Interim councilman met with harsh opposition at town hall

Terrence Freeman appointed by Gov. Scott after removal of Reggie Brown

By Destiny McKeiver - Multi-media journalist

JACKSONVILLE, Fla. - Just over a week following his appointment to Jacksonville City Council District 10, Terrence Freeman held his first community town hall meeting Thursday night.

Terrance Freeman met with constituents of District 10 at the Legend's Center on Soutel Drive. He discussed his plans to repair sidewalks in the district and how he will work with Sheriff Mike Williams on public and park safety.

Some supporters attended the meeting, but Freeman was met with much opposition. One man who spoke at the meeting called Freeman the N-word.

Some of that is because he was not living within District 10 at the time of his appointment to council, so many feel Freeman doesn't understand the concerns of the people who live there.

"There are some folks that are not understanding and upset with the process," Freeman said. "I get that, and I understand that, but this is where we're at. There's a 10-month window where I've been appointed, and I'm honored to receive that appointment from Gov. Scott."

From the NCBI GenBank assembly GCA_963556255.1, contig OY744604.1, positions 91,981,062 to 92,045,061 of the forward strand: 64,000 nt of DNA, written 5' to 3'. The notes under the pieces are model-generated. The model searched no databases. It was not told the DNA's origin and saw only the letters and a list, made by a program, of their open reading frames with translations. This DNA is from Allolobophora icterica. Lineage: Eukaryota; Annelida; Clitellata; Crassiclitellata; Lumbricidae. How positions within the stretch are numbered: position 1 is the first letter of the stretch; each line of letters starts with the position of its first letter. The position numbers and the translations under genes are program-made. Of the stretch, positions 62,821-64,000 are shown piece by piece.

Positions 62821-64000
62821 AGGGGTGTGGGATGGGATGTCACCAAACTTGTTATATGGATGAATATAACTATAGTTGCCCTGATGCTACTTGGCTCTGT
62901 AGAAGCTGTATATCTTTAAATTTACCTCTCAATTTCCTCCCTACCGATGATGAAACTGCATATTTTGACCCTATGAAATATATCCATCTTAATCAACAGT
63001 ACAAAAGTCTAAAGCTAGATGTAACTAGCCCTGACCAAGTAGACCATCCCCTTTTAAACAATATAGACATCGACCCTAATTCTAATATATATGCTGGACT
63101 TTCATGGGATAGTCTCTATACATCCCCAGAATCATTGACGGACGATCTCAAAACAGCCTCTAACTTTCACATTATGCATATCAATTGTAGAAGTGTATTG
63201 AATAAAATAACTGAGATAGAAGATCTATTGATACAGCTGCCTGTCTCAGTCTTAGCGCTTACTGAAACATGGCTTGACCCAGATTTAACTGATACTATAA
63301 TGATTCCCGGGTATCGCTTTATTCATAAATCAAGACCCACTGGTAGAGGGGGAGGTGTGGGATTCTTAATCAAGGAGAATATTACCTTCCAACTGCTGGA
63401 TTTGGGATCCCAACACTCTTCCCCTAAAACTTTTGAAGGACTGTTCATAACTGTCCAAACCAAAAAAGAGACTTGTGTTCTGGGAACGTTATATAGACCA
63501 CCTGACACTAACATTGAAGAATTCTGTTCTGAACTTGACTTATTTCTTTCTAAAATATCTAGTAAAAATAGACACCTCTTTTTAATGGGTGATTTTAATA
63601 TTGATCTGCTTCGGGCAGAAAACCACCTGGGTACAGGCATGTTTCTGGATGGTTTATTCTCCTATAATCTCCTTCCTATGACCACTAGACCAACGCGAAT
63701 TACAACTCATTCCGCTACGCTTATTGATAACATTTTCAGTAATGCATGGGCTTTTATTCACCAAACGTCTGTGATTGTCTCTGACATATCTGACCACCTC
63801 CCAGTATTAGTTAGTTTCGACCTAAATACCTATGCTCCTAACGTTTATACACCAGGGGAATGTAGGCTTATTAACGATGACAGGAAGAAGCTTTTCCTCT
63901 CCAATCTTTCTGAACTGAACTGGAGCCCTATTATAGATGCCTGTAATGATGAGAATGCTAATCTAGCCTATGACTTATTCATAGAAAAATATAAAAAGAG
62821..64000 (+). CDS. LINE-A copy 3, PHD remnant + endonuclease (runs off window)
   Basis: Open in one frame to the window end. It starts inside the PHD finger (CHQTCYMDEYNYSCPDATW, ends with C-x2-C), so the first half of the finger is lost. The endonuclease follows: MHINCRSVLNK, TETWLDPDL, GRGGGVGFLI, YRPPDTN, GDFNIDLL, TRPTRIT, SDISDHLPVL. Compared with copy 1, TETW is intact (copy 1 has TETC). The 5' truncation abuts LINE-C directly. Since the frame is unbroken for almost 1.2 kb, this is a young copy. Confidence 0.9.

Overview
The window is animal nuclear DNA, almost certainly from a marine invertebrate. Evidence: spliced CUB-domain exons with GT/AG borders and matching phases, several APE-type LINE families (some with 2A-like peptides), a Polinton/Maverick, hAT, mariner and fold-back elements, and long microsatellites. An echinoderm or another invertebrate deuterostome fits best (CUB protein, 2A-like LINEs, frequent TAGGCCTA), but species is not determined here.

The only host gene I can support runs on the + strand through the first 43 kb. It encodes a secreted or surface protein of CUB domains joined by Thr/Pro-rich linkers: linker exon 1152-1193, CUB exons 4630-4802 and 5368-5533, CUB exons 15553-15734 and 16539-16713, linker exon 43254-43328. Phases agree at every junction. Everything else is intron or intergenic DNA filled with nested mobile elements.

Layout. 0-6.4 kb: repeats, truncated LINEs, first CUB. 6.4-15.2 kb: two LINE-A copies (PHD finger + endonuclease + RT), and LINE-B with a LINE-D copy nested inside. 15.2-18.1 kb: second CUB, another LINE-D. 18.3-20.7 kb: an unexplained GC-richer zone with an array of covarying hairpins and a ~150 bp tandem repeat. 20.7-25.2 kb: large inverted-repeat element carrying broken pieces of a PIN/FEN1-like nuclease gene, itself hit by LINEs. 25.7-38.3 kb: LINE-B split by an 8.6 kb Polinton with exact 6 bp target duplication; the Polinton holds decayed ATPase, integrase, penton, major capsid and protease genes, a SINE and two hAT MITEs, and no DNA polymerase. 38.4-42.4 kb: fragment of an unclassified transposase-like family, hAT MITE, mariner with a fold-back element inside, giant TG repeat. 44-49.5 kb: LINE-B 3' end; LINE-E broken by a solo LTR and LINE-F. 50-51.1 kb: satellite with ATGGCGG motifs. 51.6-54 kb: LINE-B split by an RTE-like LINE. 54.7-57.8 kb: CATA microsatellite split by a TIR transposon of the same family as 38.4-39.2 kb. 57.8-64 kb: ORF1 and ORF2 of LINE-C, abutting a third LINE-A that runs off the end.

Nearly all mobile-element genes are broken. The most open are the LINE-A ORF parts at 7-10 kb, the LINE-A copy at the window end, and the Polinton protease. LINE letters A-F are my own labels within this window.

Freeman held a community town hall days after Gov. Rick Scott appointed him to the City Council District 10 seat, which happened after former District 10 Councilman Reggie Brown was indicted on federal fraud charges.

During Thursday's town hall, Freeman ensured the district that he would represent them in issues to be voted on by the council.

But, some say it's more than just politics.

"This is not really about a personality," said Brenda Jackson, who lives in District 10. "It's about a process. It's about the disenfranchisement of the other 40,000 voters living in District 10."

Freeman said the hostility will not affect his ability to represent.

"I understand where the emotion is coming from. I don't consider it opposition. I consider it as folks really expressing themselves," Freeman said.

Another issue addressed: Freeman is a Republican representing a majority Democratic district. Freeman responded saying it's not about policies, but about serving the community.

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